Another issue in this example are the racist stereotypes embedded in the story itself. Stowe, a white woman, wrote her novel based on the real memoirs of Josiah Henson, a formerly enslaved Black man who escaped to Canada.

Henson's story, thus, became distorted through the perspective of a white woman — and white movie actors — who could not possibly understand or accurately represent the experiences of a Black slave.

Additionally, casting white talent instead of non-white actors to depict people of color takes work away from minority actors. To make matters worse, non-white actors already face racial bias when trying to secure roles in the predominantly white industry.

According to the 2014 study "Inequality in 700 Popular Films" by the University of Southern California, an average of 75.2 percent of speaking roles in Hollywood went to white actors, and some of those roles were actually portraying characters of color.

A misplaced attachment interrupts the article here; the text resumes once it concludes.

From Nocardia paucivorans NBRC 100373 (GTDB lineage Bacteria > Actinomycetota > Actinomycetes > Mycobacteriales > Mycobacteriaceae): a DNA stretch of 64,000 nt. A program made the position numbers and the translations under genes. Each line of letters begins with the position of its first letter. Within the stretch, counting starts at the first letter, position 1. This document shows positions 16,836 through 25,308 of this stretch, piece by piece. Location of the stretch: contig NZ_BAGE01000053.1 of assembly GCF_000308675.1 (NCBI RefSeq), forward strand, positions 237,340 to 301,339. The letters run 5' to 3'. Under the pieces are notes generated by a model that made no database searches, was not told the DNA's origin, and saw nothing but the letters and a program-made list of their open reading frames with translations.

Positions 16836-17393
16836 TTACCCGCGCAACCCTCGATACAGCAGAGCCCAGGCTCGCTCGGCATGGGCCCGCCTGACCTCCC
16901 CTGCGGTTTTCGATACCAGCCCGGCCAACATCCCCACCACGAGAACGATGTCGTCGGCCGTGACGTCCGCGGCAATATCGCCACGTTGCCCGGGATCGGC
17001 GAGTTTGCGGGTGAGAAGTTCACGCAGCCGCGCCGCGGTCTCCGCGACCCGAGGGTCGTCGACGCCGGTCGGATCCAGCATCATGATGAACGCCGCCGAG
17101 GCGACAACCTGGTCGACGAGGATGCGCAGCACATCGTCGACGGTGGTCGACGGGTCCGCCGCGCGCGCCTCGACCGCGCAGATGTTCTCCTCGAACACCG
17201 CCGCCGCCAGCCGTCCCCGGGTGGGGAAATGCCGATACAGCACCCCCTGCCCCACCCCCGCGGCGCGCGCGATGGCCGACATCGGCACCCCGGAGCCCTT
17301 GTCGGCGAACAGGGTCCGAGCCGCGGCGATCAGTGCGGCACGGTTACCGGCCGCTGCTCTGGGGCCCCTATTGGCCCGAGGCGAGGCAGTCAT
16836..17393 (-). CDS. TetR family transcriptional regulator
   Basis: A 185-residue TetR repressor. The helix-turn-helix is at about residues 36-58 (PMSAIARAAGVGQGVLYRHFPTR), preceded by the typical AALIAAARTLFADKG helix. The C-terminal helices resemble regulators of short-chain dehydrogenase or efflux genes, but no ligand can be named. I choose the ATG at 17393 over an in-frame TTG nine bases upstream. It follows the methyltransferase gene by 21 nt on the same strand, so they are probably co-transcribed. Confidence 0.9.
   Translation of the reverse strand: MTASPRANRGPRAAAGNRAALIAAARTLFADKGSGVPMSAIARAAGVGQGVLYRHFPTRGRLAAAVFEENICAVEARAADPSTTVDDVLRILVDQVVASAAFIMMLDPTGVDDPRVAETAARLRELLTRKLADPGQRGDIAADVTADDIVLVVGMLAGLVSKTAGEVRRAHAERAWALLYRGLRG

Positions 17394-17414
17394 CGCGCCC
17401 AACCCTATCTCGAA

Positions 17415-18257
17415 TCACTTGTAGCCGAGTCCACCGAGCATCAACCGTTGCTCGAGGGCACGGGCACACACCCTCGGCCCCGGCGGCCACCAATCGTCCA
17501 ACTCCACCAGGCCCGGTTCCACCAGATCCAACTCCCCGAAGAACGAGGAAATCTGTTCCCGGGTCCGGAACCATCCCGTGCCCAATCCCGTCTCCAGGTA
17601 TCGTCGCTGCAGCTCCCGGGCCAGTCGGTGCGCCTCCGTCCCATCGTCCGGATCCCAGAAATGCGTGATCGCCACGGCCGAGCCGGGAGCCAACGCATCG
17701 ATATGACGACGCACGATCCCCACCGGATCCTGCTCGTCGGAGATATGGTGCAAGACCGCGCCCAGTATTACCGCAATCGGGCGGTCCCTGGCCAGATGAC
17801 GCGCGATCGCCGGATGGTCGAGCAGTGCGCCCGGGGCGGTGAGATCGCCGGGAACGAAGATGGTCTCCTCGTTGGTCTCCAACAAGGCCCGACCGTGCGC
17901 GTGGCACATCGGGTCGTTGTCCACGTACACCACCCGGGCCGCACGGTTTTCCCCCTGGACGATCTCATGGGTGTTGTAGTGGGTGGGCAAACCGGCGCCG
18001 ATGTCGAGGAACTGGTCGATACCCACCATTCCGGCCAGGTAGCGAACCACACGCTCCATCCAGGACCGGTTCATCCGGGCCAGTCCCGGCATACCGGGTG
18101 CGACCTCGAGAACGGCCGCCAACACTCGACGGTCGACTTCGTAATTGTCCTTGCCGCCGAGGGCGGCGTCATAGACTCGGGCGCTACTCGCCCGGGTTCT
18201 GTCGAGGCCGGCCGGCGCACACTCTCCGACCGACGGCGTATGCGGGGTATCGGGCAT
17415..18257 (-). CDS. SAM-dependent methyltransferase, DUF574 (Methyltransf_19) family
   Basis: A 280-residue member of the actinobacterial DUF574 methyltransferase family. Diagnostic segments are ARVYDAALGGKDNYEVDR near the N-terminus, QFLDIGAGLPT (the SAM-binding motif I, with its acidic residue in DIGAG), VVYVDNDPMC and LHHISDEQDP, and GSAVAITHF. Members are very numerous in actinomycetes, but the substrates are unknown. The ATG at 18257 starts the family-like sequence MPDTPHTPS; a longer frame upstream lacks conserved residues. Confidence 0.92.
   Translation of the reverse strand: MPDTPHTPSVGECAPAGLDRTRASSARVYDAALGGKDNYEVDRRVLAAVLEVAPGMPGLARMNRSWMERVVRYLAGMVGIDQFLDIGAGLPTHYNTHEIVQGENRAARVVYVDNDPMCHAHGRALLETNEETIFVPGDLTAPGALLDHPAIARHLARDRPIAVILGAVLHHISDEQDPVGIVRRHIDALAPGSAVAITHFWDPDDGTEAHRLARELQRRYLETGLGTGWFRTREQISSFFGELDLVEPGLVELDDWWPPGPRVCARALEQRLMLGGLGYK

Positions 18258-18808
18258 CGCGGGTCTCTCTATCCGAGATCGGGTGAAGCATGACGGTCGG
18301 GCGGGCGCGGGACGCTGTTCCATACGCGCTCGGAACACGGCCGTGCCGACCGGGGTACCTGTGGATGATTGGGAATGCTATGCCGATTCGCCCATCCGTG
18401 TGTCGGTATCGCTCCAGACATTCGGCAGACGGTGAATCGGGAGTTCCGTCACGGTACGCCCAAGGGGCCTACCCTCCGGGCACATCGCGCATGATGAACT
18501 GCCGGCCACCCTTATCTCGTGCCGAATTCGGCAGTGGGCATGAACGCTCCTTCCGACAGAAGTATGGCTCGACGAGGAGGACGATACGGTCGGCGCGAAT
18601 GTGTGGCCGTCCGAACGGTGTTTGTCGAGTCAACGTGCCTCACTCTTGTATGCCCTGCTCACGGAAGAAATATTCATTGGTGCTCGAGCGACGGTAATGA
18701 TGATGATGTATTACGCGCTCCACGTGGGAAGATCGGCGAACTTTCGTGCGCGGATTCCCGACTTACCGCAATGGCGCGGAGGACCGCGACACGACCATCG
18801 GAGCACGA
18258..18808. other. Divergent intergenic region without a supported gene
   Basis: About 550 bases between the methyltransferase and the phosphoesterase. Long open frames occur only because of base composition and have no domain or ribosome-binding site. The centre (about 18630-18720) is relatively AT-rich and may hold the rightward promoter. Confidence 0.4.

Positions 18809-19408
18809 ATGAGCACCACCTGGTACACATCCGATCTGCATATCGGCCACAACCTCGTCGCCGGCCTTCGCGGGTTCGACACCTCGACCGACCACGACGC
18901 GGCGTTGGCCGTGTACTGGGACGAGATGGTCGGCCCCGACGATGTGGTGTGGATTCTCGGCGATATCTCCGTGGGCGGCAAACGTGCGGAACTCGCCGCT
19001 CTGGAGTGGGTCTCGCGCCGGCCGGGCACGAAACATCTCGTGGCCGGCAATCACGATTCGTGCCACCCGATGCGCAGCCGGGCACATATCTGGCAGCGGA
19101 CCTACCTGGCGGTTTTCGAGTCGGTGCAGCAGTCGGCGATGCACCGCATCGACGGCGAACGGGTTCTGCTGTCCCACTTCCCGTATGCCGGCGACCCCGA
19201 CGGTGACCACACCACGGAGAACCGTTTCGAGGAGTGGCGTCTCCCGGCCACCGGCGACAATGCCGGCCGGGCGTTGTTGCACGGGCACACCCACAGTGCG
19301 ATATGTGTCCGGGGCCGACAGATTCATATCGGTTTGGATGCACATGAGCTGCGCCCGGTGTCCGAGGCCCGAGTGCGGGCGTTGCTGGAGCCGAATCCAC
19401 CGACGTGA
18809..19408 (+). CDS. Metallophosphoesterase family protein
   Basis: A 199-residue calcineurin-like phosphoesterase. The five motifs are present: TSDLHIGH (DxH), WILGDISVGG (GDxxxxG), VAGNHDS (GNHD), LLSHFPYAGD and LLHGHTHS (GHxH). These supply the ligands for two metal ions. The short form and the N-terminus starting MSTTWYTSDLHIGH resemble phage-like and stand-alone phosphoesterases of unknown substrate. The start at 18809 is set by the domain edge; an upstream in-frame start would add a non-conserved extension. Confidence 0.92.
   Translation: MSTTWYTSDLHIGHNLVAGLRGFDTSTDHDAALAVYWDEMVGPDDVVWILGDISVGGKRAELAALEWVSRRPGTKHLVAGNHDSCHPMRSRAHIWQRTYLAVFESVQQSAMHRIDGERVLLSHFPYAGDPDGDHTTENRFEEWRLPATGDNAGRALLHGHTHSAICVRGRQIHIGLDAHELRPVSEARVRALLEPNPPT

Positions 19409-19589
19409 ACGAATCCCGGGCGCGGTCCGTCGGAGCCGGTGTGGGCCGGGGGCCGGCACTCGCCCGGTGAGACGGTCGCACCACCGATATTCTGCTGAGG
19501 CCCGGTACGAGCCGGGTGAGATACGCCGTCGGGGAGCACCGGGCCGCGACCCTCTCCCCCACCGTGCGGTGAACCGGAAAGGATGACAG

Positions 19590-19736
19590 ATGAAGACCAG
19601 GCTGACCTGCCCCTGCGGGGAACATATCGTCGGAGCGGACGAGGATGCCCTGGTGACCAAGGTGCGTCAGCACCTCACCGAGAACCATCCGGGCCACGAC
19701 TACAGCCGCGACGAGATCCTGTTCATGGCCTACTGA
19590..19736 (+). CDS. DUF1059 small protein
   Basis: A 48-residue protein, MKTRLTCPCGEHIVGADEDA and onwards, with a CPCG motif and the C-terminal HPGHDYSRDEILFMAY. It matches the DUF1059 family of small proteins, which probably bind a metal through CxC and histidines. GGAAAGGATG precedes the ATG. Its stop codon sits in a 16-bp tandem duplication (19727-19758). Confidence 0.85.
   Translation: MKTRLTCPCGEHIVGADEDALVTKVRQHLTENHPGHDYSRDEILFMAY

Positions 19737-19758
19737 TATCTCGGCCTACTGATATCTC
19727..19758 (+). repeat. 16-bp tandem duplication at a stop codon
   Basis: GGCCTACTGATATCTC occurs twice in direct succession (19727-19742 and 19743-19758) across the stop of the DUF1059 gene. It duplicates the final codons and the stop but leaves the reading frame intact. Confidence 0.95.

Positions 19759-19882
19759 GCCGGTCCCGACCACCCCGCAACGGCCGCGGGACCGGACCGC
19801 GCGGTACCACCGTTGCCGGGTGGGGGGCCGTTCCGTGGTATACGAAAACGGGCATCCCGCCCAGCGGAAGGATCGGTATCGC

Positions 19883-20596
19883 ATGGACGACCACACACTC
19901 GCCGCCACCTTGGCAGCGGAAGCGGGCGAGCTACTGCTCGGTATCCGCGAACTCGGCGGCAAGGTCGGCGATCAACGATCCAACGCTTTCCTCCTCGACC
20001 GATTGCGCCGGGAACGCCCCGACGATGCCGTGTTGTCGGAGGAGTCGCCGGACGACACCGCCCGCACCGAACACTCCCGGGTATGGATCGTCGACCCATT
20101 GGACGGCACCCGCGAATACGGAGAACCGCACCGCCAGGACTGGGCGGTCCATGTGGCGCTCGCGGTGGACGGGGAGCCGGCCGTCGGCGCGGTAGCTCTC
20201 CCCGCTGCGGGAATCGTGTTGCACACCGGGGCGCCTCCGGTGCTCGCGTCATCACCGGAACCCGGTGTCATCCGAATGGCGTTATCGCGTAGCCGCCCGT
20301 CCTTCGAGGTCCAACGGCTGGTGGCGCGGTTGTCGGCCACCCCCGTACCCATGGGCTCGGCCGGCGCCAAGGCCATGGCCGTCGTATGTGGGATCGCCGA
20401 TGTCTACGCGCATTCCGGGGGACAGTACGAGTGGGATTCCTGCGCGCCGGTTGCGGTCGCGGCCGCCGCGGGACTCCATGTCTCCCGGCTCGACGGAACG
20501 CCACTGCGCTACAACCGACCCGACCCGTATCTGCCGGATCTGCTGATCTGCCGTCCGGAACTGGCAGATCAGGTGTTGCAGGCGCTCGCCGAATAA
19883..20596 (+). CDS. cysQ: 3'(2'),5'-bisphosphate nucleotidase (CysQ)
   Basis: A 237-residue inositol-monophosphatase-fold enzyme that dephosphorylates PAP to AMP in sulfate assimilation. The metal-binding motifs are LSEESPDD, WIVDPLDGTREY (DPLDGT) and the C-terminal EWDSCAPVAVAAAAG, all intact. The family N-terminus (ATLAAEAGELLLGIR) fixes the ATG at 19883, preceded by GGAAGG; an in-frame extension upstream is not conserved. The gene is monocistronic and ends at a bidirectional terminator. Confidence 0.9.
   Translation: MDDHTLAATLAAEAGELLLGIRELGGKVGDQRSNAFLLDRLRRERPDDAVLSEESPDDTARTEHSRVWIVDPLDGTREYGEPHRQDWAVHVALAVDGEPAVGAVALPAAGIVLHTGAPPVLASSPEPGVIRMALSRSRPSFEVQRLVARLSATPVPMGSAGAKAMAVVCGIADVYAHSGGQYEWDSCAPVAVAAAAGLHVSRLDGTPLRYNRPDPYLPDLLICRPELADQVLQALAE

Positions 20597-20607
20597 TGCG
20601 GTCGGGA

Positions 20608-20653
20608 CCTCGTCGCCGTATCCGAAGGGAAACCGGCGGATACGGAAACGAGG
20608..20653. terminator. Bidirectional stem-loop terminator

Furthermore, the insistence of casting white actors in lead roles perpetuates the myth that movies starring non-white talents don't sell. That inaccurate belief keeps the cycle of whitewashing based on "financial considerations" going.

"The myth that 'Black doesn't travel' would be laughable if its perpetuation weren't so damaging," said David White, the National Executive Director of the actors' union SAG-AFTRA. "From Will Smith to Denzel Washington to David Oyelowo, the work of Black actors is consumed and celebrated in markets across the globe."